Are you free to determine your own actions?
About the work
Place: Department for International Trade, Old Admiralty Building
'Some questions about us' was originally commissioned by Bethlem Gallery and installed within the perimeter of the Bethlem Royal Hospital in Beckenham, south east London, where it was viewable from the street. The artwork was produced following time that the artist, Mark Titchner, spent working with the team on the Mental Health and Justice Project funded by the Wellcome Trust, which focuses on the ethical, legal and medical issues around the assessment of mental capacity.
A series of questions around mental capacity and personal freedom – in relation to the healthcare system and the state more widely – are printed onto mirrored placards that reflect the viewer and their direct surroundings. The direct language challenges viewers to consider their own answers and assumptions in relation to these forthright but complex questions.
While the work was installed at the Bethlem Royal Hospital, the placards were anonymously spray-painted with the letters ‘RIP SENI’. Seni was Olaseni Lewis, a young black man who had been a patient at the hospital and died after being subjected to a prolonged physical restraint by police officers in 2010. The Lewis family campaigned for a change to UK law, in order to prevent unnecessary and excessive restraint in mental health units, and this was passed as the Mental Health Units (Use of Force) Act 2018.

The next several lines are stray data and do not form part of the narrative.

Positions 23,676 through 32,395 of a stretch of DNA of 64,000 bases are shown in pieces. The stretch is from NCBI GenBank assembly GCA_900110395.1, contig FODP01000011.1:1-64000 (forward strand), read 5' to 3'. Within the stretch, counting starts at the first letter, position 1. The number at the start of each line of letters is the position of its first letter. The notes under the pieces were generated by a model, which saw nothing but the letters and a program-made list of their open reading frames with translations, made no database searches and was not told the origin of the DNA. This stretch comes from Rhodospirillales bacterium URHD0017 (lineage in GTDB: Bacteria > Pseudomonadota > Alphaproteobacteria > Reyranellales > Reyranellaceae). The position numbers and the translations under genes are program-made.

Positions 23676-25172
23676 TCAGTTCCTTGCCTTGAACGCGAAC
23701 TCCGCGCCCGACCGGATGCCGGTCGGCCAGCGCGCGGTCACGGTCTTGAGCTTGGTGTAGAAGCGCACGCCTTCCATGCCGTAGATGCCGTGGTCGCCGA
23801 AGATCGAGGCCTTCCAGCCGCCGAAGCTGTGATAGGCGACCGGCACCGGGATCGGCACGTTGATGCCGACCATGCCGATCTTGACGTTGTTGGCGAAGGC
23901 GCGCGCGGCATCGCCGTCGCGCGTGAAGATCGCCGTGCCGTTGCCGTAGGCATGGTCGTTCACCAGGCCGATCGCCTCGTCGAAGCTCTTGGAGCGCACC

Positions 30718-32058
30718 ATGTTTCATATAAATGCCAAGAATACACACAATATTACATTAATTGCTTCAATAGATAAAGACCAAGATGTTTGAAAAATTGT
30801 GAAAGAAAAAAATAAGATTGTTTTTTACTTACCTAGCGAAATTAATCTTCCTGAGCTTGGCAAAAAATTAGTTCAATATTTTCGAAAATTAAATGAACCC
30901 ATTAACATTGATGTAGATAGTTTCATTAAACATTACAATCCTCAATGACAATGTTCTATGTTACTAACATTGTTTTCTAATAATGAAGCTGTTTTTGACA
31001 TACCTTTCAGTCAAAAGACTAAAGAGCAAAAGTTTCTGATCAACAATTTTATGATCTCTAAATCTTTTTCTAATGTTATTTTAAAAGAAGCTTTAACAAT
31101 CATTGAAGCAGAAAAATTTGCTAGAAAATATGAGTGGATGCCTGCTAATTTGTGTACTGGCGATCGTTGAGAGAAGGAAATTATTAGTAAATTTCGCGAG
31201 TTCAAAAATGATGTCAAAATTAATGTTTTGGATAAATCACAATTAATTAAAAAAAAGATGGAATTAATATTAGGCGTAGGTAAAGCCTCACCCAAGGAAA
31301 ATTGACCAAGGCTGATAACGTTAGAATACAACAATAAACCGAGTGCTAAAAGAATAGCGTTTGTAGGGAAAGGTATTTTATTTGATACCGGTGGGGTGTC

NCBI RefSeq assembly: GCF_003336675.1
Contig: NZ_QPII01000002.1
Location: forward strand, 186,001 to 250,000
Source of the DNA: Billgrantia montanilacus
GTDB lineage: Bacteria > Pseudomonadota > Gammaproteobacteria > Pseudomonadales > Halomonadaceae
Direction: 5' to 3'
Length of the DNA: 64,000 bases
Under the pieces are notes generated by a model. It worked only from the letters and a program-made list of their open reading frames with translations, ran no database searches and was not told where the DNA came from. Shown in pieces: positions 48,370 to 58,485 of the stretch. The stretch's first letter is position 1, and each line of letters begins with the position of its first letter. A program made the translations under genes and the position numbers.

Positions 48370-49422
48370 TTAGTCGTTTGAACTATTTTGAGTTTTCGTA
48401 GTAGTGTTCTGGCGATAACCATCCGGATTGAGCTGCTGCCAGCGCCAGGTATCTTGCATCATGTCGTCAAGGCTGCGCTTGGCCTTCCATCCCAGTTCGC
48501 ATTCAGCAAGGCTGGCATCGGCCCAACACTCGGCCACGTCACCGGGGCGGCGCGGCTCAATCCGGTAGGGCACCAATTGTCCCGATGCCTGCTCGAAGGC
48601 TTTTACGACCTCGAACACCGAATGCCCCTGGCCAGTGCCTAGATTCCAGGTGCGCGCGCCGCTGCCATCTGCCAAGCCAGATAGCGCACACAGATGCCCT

Director Daisy Ifama’s documentary 'RIP SENI', which records conversations about race, mental health and deaths in custody, and was made following the graffiti of this artwork, is available to watch on The Guardian website.
About the artist
Mark Titchner was born in Luton, Bedfordshire. He studied at the Hertfordshire College of Art and Design (1991–92) and at Central St Martins College, London (1992– 95). Titchner was nominated for the Turner Prize in 2006 and exhibited work at the Venice Biennale in 2007. Focusing on an exploration of words and language, in recent years much of his production has been based in the public realm both in the UK and internationally. These public works are often created from extended group activities or collaborations. His work is held in the permanent collections of The Arts Council, British Council, South London Gallery, and Tate.